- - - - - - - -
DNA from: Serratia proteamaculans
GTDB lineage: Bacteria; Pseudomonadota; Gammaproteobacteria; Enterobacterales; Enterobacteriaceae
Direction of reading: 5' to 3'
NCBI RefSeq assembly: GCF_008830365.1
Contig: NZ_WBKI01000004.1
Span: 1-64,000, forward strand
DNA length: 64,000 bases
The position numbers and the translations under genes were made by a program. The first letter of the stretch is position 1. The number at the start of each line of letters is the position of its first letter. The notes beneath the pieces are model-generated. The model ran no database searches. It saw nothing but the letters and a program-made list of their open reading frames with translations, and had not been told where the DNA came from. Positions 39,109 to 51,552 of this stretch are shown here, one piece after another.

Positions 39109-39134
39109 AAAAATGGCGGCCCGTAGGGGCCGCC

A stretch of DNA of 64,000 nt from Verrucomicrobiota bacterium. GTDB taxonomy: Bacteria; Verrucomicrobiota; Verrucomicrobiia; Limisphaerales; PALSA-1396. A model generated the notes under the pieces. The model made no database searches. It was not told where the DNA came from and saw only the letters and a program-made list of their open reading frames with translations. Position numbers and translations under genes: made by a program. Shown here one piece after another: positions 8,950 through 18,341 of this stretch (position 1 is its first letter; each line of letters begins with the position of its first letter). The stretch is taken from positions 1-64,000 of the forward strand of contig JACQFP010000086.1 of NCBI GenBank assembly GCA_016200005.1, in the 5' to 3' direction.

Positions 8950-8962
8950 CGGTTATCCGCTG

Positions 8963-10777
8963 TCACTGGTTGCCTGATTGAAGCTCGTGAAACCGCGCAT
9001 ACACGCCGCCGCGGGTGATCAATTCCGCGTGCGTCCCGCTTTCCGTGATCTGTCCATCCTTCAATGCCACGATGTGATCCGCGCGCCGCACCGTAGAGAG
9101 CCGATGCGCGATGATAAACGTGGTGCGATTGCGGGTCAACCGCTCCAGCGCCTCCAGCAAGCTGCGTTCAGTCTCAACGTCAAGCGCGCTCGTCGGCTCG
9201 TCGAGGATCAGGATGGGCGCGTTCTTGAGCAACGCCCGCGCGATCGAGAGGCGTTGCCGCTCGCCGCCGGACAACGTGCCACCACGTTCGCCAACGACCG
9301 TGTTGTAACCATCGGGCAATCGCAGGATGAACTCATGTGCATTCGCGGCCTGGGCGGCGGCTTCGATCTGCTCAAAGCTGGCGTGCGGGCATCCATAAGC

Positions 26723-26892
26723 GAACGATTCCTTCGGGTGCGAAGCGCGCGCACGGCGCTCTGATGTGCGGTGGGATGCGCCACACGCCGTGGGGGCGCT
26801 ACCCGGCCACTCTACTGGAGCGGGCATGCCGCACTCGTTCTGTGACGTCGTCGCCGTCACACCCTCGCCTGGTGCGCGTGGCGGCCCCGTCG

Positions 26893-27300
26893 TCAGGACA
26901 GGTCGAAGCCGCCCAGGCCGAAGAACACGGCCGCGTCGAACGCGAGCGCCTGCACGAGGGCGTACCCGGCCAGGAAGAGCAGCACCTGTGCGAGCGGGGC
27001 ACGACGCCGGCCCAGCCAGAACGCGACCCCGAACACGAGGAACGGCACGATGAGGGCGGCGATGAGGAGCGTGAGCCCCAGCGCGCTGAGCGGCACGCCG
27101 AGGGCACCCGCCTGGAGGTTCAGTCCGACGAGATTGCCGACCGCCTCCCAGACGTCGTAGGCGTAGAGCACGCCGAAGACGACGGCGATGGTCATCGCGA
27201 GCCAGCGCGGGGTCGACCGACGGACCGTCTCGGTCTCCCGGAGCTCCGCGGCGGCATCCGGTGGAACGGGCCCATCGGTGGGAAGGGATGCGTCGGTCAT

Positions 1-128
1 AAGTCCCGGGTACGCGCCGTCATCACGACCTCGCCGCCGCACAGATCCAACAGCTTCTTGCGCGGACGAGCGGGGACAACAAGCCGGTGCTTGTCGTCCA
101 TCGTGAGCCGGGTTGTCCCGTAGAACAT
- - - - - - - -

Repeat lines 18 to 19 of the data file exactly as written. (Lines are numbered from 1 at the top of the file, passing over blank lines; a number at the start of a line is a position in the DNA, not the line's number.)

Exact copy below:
9201 TCGAGGATCAGGATGGGCGCGTTCTTGAGCAACGCCCGCGCGATCGAGAGGCGTTGCCGCTCGCCGCCGGACAACGTGCCACCACGTTCGCCAACGACCG
9301 TGTTGTAACCATCGGGCAATCGCAGGATGAACTCATGTGCATTCGCGGCCTGGGCGGCGGCTTCGATCTGCTCAAAGCTGGCGTGCGGGCATCCATAAGC